become a little better organized today... and wind gusts to 36 mph
have been reported on St. Lucia. Unfavorable upper-level winds are
expected to inhibit development during the next couple of days as
the system moves west-northwestward at 15 to 20 mph. However...
brief periods of locally heavy rainfall and strong gusty winds...
possibly to tropical storm force over higher elevations... can be
expected across most of the Lesser Antilles tonight... and over
the Virgin Islands...Puerto Rico...and the Dominican Republic on
Thursday.
A surface trough interacting with a large upper-level low is
producing a broad and disorganized area of showers and
thunderstorms about midway between Bermuda and Puerto Rico.
Significant development of this system is not expected as it
moves northwestward at 10 to 15 mph.
Elsewhere...tropical storm formation is not expected through
Thursday.
$$
Forecaster Stewart

http://www.weatherunderground.com/tropi ... 0.RAW.html

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 Post subject:
PostPosted: Wed Jun 28, 2006 7:16 pm 
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There's a big High out in the Atlantic that I think it will revolve around... if it keeps it's tropical roots and moisture feed intact, I think it might become problematic for 4th of July revelry... but what do I know? I'm just a tiger... :D

and what can tigers do?



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 Post subject:
PostPosted: Thu Jul 13, 2006 4:07 pm 
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All Quiet on the Eastern Front errrrr... Coast... the west coast however, is anything but quiet with two... yes two hurricanes in the eastern pacific busily churning their way toward nothing in particular... except for Hawaii... but thankfully, they are not likely to affect that region... your vacation is safe... 8)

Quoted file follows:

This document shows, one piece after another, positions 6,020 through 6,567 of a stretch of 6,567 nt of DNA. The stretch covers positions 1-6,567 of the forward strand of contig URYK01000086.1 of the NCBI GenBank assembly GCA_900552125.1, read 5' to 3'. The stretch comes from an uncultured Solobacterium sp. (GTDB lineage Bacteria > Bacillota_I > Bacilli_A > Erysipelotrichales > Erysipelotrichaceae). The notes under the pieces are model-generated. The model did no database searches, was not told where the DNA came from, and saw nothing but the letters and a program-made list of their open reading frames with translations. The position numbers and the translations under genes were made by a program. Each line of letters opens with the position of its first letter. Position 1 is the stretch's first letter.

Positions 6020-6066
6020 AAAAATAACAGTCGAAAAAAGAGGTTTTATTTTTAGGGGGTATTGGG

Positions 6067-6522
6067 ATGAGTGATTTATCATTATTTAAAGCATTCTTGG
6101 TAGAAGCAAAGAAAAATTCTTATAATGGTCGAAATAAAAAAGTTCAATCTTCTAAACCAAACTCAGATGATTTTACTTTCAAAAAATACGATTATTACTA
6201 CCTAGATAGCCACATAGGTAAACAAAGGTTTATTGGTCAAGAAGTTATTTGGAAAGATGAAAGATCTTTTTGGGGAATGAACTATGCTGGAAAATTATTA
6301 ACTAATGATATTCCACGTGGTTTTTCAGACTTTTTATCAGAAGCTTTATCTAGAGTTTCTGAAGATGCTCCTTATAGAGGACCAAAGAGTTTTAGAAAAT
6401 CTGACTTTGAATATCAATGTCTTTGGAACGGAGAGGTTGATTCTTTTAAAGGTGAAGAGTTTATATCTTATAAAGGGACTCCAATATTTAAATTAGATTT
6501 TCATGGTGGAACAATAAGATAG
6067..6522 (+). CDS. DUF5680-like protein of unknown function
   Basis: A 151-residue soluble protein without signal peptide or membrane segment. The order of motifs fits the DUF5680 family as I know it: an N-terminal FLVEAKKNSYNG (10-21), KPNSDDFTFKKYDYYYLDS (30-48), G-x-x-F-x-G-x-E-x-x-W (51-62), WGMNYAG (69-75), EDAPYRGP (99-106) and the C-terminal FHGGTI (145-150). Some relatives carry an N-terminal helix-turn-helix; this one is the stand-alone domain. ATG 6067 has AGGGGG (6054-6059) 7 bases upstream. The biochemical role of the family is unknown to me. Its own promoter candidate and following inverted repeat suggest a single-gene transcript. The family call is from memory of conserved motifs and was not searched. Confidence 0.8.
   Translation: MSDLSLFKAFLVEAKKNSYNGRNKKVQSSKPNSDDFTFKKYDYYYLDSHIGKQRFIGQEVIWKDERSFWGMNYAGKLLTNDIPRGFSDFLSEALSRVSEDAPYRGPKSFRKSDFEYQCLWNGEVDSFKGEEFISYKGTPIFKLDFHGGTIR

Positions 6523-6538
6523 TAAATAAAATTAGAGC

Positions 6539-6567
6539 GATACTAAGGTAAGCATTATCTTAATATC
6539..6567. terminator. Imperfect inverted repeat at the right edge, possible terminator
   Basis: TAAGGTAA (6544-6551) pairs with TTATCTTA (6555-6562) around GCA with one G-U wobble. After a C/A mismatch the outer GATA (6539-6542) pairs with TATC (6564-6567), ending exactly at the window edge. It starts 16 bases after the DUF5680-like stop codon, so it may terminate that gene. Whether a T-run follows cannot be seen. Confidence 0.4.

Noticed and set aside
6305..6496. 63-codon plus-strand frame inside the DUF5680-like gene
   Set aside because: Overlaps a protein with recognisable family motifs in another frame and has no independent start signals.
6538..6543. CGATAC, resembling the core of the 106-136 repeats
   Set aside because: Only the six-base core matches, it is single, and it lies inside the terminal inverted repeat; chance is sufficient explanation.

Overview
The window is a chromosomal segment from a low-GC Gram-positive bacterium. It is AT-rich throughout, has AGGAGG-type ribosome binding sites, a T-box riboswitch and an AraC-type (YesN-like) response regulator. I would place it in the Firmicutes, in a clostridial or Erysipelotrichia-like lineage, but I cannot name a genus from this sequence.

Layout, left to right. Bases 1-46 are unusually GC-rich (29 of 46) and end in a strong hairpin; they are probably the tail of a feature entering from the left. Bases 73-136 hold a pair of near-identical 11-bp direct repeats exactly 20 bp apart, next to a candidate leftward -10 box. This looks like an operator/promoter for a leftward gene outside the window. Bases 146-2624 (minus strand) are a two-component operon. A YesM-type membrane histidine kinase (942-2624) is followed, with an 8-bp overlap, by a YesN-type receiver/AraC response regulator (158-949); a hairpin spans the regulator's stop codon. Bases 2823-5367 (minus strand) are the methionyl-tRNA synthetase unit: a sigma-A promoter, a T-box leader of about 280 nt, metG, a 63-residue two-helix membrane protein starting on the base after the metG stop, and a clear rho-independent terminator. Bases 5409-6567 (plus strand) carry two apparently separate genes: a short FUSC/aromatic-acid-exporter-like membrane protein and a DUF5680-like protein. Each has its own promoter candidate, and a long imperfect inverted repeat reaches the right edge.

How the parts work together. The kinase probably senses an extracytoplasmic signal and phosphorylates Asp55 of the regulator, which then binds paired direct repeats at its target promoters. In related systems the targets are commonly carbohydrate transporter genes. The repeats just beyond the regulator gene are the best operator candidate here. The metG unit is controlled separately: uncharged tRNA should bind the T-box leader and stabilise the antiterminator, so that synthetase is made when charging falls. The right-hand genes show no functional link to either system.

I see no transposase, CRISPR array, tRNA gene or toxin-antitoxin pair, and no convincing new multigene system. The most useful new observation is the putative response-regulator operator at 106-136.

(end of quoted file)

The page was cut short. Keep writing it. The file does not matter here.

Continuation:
But your weather tiger is monitoring the situation and will update you in the event something untoward happens...

:shock:

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 Post subject:
PostPosted: Thu Jul 13, 2006 4:13 pm 
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You're better than the Weather Channel, Stripey! :D

Catherine

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 Post subject:
PostPosted: Thu Jul 13, 2006 5:09 pm 
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I watch the Weather Channel... love it... it's WAY better than the news channels as there is NO politics, other than the occasional discussion of Global Warming... which as we all know, thanks to bush and his apologists like shane7, doesn't actually exist...